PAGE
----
Saturday, August 31, 2013

OBAMA STRUGGLES TO KEEP ANOTHER PROMISE -- THIS ONE ON CHEMICAL ATTACKS IN SYRIA

















 


Verne Strickland / September 1, 2013

Our fearless dictator is afraid – very afraid. He should be. Following his usual pattern of resorting to political dodge ball, he has frantically sought out every opportunity to avoid making a decision on punishing Syria for the murderous gas attack on its own citizens. 

He has said he will consult Congress to get the legislative body’s take on this whole debacle. Is he being magnanimous? Obama magnanimous? Au contraire, friends.

His intent will be to use Congress not only to share the blame when things go wrong -- which they will -- but to totally shift all responsibility into the lap the legislative branch. We wanted him to be transparent? Believe me, he is. We can all see straight through him. 

The “president” rarely finds himself painted into a corner like this – one of his own making. He used only a daub or two of paint to lay down the infamous “red line”, which he has boastfully used for tough talk on the evening news – until his worst fears were realized.

The unthinkable happened, as it often does, as a devastating  chemical attack killed an estimated 144,000 innocent Syrian civilians. The world – at least the non-Muslim part of it – reacted with horror and revulsion.  

And Obama? Well, between cheating his ball out of the rough on some golf course, and getting brief briefs on his Boysenberry phone about the shocking mass murder in Syria, has stayed up on the latest developments in the crisis zone.

Like he did as the situation in Benghazi  reached its zenith, ultimately resulting in the maiming and murder of our U.S. Ambassador, and the killing of four other heroic Americans left alone in a seemingly preventable emergency.

I would feel a lot better if our Preventer in Chief, and his Lady in Waiting, Hillary Clinton, had acted on their obligation to immediately tend to that gruesome attack by radical muslim terrorists, investigate it without delay, identify the first team jihadists and kill them, while finding out who in the Administration lied, and clean house.

Unfortunately for him, there is abundant evidence that the President himself was among the insiders who cloaked the facts in secrecy, and his record of complicity in this type of dirty dealings, like a boomerang, is swooping back to the hand that launched it in the first place.

Obama apparently hopes that a tempered response will mean less trouble for him. It is a half-measure which will satisfy no one. After which the President will move on to the next challenge – deeper confusion, less control over the outcome, no recovery of the declining American reputation as a world leader, unknown consequences of retaliation from rabid muslim aggressors, as well as from others who want the worst possible outcome for the U.S. – and, sadly, Israel as well.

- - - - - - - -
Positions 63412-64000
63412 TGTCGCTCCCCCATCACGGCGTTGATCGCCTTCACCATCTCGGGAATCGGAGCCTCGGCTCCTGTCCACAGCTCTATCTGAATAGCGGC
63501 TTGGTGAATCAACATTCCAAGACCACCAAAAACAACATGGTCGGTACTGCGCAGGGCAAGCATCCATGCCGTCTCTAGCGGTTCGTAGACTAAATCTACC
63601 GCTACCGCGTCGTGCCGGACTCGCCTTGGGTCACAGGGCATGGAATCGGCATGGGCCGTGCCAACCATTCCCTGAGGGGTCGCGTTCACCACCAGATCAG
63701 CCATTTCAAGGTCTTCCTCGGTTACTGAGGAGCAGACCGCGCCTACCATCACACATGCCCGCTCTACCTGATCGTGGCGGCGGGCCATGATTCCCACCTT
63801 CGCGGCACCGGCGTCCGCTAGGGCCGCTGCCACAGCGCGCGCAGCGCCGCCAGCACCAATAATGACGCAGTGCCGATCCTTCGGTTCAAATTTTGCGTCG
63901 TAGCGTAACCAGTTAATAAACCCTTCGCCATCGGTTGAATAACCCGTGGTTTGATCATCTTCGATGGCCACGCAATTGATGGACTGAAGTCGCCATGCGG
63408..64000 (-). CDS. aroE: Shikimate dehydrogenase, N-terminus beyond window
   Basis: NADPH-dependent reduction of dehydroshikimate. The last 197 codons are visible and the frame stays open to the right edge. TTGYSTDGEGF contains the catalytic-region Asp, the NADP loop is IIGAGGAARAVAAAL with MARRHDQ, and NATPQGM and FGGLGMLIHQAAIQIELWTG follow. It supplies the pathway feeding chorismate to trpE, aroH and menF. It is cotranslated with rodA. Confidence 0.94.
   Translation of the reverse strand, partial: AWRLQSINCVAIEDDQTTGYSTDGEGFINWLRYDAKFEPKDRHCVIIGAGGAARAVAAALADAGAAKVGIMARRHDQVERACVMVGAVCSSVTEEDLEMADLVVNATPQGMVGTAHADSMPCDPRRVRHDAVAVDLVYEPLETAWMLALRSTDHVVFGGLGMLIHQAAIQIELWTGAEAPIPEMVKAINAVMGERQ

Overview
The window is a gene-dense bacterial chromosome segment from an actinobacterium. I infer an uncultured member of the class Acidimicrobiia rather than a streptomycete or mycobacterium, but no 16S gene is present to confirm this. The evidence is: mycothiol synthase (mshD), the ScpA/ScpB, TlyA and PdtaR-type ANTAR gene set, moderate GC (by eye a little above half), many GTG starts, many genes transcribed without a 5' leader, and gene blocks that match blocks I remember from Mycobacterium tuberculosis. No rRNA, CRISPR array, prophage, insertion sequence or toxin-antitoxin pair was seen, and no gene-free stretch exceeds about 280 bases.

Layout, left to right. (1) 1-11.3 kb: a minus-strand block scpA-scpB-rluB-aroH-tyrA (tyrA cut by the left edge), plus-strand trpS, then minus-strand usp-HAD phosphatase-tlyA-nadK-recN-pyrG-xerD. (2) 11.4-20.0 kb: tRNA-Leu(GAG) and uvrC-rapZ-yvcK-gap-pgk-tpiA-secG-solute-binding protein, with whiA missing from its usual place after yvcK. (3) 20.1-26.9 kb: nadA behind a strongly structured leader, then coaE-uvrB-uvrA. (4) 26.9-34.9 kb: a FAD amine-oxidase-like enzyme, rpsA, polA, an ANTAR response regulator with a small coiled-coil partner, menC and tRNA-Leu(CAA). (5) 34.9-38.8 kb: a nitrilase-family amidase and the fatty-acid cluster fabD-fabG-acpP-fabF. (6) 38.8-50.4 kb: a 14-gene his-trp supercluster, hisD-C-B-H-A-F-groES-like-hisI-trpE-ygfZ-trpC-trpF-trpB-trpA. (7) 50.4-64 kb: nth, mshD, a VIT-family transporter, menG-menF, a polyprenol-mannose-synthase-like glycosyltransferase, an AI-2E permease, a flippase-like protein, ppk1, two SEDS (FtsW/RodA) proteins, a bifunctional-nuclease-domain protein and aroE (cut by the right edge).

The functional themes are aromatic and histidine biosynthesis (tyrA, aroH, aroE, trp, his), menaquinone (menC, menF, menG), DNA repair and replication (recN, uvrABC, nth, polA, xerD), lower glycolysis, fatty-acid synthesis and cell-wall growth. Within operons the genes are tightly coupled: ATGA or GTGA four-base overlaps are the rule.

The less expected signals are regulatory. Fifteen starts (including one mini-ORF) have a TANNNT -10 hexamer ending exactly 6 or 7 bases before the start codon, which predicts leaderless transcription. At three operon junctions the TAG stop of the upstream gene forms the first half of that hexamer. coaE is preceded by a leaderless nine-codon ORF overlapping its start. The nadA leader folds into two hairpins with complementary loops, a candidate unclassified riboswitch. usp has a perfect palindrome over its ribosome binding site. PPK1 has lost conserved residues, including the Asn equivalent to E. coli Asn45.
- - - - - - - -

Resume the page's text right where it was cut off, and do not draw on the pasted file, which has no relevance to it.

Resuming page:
As Obama scrambled for explanations for all of his multiple miscues and delays, he went before the cameras and microphones to try to buy time – not for Syria, not for America – but for the sake of his own personal political reputation, which he likes to call his “legacy”. 

This excerpt from an NBC News report summarizes some of the most recent activity in Washington:


Obama condemned Assad's regime, describing the alleged chemical attack as "an assault on human dignity" that "presents a serious danger to our national security." He had previously characterized the use of chemical weapons as a "red line" Assad should not be permitted to cross.
Obama pledged that any military involvement would be of "limited duration and scope."
"This would not be an open-ended intervention," he said. "We would not put boots on the ground."
Before revealing he would seek approval from Congress, the President made clear that "we are prepared to strike whenever we choose." 
Strikes would be "effective tomorrow or next week or one month from now," Obama said, adding that he is "prepared to give that order."
And yet many rebel groups aligned with the opposition to Assad expressed dismay with the apparent postponement of military intervention. One rebel spokesman told NBC News: “President Obama is sending contradictory messages. He promised to help, and now promises delays.”
“If Congress votes against a military action,” the spokesman said, “it will mean the American people don’t want to help the Syrian people.”


Oh, what a tangled web we weave .  .  .  and I think you know the rest.